Back Pain, Lower

General Illness Information


Medical Term: None Specified


Pain in the lower back usually caused by muscle strain. It is often accompanied by sciatica (pain that radiates from the back to the buttock and down into the legs). Onset of pain may be immediate or occur some hours after exertion or an injury. The symptoms get into a cycle, starting with a muscle spasm, the spasm then causes pain and the pain results in additional muscle spasm.


Lower back pain may be caused by any of the following:

  • Exertion or lifting;
  • Severe blow or fall;
  • Back disorders;
  • Infections;
  • Ruptured lumbar disk;
  • Nerve dysfunction;
  • Osteoporosis;
  • Tumors;
  • Spondylosis (hardening and stiffening of the spinal column);
  • Congenital problem;
  • Childbirth.

Often there is no obvious cause.


Exercises to strengthen lower back muscles. Learn how to lift heavy objects. Sit properly. Back support in bed. Lose weight, if obese. Choose proper footwear. Wear special back support devices.

Signs & Symptoms

  • Pain. It may be continuous, or only occur when you are in a certain position. Coughing or sneezing, bending or twisting may aggravate the pain.
  • Stiffness.
  • Risk Factors
  • Biomechanical risk factors.
  • Sedentary occupations.
  • Gardening and other yard work.
  • Sports and exercise participation, especially if infrequent.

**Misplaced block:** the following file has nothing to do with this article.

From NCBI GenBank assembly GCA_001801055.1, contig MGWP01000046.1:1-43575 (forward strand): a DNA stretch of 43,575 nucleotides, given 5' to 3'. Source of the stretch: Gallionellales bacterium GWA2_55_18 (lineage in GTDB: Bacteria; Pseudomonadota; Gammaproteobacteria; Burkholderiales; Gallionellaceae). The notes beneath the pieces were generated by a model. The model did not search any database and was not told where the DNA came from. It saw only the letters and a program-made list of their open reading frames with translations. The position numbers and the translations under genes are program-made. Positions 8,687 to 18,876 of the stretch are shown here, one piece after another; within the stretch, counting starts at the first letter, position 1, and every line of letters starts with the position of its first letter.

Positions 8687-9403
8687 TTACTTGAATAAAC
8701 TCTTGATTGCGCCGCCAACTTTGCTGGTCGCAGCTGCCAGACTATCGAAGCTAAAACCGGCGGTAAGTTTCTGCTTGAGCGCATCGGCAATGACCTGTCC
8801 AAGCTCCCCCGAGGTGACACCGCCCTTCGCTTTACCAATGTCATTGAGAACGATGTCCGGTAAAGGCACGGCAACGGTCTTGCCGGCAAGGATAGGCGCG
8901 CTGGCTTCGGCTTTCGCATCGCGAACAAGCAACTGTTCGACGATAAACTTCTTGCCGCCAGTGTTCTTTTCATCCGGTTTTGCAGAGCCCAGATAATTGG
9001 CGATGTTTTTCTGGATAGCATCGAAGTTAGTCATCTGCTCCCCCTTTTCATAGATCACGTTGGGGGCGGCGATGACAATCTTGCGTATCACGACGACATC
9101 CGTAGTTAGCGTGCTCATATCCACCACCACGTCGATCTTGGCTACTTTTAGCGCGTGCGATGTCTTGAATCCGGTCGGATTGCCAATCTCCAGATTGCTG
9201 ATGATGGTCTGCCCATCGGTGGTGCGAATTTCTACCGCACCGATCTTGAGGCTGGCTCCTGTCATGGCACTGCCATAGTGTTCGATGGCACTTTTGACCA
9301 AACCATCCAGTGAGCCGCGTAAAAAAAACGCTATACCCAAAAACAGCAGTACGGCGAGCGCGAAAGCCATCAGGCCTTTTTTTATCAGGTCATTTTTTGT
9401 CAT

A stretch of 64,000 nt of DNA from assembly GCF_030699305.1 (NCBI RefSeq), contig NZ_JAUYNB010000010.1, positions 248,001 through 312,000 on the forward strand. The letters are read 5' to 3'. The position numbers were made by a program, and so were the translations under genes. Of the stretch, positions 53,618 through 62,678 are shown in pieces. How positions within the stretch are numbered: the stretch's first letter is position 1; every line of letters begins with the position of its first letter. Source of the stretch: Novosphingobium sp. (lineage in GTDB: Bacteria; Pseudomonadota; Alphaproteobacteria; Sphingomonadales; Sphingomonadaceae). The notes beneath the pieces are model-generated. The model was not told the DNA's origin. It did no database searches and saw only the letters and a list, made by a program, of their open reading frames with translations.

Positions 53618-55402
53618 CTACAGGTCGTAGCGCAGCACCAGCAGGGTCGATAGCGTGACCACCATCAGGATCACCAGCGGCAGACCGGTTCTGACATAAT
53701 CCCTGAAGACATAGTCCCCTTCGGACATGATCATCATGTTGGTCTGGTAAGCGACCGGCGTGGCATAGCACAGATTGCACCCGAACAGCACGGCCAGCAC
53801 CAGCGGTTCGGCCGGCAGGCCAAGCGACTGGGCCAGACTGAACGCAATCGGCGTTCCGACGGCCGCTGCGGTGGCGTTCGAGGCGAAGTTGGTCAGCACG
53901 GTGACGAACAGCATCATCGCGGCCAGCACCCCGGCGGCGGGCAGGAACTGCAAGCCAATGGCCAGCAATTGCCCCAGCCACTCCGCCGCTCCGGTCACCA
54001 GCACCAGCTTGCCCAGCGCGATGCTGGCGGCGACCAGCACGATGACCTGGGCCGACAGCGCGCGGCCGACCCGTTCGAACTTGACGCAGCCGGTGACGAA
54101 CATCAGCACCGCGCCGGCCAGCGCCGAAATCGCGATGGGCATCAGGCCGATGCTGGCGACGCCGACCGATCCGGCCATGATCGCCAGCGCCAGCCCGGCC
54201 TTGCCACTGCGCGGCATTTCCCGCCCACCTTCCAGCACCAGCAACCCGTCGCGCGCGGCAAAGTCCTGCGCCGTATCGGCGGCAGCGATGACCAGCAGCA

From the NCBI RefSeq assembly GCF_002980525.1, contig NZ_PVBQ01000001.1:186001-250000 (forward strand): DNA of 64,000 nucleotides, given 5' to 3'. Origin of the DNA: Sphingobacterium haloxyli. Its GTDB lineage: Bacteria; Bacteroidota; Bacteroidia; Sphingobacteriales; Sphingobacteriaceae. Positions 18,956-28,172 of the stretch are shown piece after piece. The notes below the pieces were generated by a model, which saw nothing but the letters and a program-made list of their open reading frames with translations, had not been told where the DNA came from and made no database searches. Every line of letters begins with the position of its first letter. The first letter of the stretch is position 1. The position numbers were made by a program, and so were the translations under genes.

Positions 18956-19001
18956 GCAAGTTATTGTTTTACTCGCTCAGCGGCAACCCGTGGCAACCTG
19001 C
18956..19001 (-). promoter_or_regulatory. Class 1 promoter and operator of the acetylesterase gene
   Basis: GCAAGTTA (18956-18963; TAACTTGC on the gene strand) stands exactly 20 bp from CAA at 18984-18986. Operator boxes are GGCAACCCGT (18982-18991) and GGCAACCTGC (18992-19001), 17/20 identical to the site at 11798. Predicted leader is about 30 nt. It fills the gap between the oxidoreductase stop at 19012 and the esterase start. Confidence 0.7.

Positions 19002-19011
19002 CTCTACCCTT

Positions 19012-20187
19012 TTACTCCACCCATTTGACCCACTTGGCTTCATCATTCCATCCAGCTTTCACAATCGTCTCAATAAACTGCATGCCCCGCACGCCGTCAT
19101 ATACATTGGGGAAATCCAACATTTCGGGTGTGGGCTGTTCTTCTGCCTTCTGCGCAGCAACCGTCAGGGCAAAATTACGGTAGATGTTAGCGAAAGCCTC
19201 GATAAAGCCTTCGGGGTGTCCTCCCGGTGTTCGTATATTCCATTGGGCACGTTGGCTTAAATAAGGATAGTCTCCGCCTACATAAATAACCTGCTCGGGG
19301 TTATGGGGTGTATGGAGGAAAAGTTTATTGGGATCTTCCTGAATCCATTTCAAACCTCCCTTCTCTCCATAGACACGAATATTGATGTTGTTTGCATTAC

• Obesity.

Diagnosis & Treatment

General Measures:

  • Diagnostic test may include laboratory blood studies to determine if there is an underlying disorder, X-rays of the spine, CT or a MRI scan.
  • Bed rest for first 24 hours. Additional bed rest will be determined by severity of the problem. Recent medical studies indicate that staying more active is better for back disorders than prolonged bed rest.
  • Use a firm mattress (place a bed board under the mattress if needed).
  • Ice pack or cold massage or heat applied to affected area with heating pad or hot water bottle.
  • Physical therapy.
  • Massage may help. Be sure person is well trained or massage could cause more harm than help.
  • Wear a special back support device.
  • Other options are available depending on degree of injury, such as surgery (if disk damaged), electrical nerve stimulation, acupuncture, special shoes, etc.
  • Stress reduction techniques, if needed.


  • Mild pain medications such as aspirin or acetaminophen.
  • Stronger pain medicine or a muscle relaxant may be prescribed.
  • Recently, there have been very positive studies on the role of Glucosamine in modifying the disease process of osteoarthritis. As a result, many physicians are advocating the long-term use of Glucosamine in osteorthritis.


  • Try to continue with daily work or school schedules to the extent possible. Use care in resuming normal activities.
  • Avoid strenuous activity for 6 weeks.
  • After healing, an exercise program to strengthen abdominal and back muscles will help prevent re-injury.


No special diet. A weight reduction diet is recommended if obesity is a problem.

Possible Complications :

Chronic low back pain.


Gradual recovery, but backaches tend to recur.

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